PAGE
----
This past Wednesday, my painter friend, Meredith and I traveled to Williamstown and visited the Sterling and Francine Clark Art Institute http://www.clarkart.edu/ . On displayed was an exhibit entitled, "Rembrandt and Degas: Two Young Artists". As a young artist, Degas had spent three years in Italy studying and copying the masters including many of Rembrandt's self portraits. This show is intimate in number, 16 artworks in total as well as in subject matter, Degas's and Rembrandt's self portraits, in paint and print. I opted to skip the overwhelming MFA, Boston Degas Exhibition for this little show. I wasn't disappointed.
A few years ago I wrote a little essay about portraits. The piece follows :
This past winter my plein air painting friends decided to rent a studio to keep our friendship fires warm and our painting eyes and hands honed. On Thursday mornings, while the Northeast winds howled and the ice dams grew, we each drew numbered lots and took turns sitting quietly to pose for a 30 minute period as the hub for searching eyes and sketching tools. These portrait drawing sessions were an experience that included both vulnerability and veneration: the former for the sitter, the latter for the artist.
Alexej von Jawlensky (Russian, 1864-1941) was fascinated by the sensual and spiritual power of the face. About the end of WWI, he started to draw "mystic heads" or faces of the saints and entitled them poetically. By 1916, he progressed to a spiritual brand of abstraction called Meditative Art, a unique contribution to Modern Art. I too found myself drawn to the transcendent spiritual qualities of my painter friends' faces.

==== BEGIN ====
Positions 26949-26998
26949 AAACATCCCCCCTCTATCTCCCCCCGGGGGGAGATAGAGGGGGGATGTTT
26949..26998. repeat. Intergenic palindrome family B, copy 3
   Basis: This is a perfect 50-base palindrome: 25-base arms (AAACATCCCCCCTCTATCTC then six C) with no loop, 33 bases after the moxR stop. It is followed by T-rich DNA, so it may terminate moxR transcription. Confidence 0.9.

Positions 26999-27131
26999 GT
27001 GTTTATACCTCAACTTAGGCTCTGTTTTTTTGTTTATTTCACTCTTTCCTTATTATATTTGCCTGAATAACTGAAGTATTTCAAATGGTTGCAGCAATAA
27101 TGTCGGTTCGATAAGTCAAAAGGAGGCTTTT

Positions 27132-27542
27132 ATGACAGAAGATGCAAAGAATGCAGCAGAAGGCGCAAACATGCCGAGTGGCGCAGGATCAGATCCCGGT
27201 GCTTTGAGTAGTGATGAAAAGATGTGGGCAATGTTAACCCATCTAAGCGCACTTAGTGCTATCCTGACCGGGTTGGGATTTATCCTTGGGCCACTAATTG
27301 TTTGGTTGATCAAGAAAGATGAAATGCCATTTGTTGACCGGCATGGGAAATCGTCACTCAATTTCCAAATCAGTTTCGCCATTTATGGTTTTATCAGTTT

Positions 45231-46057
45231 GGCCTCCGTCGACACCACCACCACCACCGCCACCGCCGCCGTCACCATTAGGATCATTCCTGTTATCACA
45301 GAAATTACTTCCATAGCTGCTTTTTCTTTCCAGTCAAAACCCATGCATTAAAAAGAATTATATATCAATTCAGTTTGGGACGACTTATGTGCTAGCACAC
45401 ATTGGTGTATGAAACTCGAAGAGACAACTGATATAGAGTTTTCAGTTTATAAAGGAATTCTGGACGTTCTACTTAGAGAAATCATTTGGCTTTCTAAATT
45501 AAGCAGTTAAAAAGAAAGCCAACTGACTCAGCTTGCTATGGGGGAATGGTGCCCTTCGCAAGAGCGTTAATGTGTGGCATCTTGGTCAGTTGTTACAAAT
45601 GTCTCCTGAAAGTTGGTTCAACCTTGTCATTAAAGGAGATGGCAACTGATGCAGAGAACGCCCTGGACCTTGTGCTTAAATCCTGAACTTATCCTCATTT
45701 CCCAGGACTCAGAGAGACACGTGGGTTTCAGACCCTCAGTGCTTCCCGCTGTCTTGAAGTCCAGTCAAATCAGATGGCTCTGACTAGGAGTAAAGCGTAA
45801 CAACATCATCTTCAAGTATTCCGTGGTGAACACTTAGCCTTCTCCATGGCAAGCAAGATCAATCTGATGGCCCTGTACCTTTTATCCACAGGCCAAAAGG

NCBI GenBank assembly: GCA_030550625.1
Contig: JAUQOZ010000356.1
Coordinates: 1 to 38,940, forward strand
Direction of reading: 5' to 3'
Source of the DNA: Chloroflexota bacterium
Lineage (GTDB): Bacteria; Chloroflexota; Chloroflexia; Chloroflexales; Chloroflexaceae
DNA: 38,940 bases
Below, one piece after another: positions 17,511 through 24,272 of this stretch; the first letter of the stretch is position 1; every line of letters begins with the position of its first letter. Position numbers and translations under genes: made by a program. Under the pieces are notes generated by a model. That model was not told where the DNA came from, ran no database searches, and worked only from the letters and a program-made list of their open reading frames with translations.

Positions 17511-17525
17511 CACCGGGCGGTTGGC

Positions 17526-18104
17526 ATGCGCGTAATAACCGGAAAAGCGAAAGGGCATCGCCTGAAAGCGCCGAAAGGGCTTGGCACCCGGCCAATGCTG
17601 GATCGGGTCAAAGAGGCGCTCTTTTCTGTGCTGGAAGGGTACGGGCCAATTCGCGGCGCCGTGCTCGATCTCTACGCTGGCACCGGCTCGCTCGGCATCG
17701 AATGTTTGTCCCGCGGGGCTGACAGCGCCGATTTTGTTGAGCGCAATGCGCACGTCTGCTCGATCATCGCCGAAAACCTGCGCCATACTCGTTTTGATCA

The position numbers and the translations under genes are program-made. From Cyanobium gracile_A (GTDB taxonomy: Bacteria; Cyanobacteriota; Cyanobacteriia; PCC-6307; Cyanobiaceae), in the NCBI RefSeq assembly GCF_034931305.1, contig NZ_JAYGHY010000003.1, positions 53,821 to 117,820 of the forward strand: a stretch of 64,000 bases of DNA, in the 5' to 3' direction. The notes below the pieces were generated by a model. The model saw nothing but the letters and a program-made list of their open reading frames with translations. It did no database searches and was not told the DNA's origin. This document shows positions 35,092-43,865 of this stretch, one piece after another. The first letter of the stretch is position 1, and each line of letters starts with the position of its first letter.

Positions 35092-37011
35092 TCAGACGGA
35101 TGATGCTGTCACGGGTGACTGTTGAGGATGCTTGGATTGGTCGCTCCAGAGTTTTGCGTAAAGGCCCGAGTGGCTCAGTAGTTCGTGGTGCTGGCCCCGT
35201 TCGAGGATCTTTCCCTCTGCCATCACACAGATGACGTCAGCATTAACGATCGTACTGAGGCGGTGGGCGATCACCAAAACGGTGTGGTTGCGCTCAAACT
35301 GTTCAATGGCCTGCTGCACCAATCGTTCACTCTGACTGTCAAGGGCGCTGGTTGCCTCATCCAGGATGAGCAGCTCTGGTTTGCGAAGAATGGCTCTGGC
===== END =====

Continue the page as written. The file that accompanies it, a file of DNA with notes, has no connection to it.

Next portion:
There is a similarity of approach to the painting of an outdoor landscape and the landscape of the human face. With lines, colors and textures, these elements express much and then more. They describe the terrain by delineating flesh into deep fissures, soft wrinkles and perhaps end with a dimple. The landscape maybe capped with a snow white crown, or covered with the rosy patch of blood vessels steamy on the surface or divided into dark and light by the vertical slope of the nose. Will the focus be on the smile or the pensive look or the inward glance towards the soul? Look deeply at this landscape. Give quiet pause. Let the eyes move across the surfaces. Travel their history.
The artist's challenge is to fill a small format with rapid chiseling paint and brush into the jewel we all are.
"Come meditate upon my face and I upon yours and then with point, line and mass express the sensual and the spiritual represented in the human face while coming to terms with the question of who we are: we are merely humans with the face like His." SJS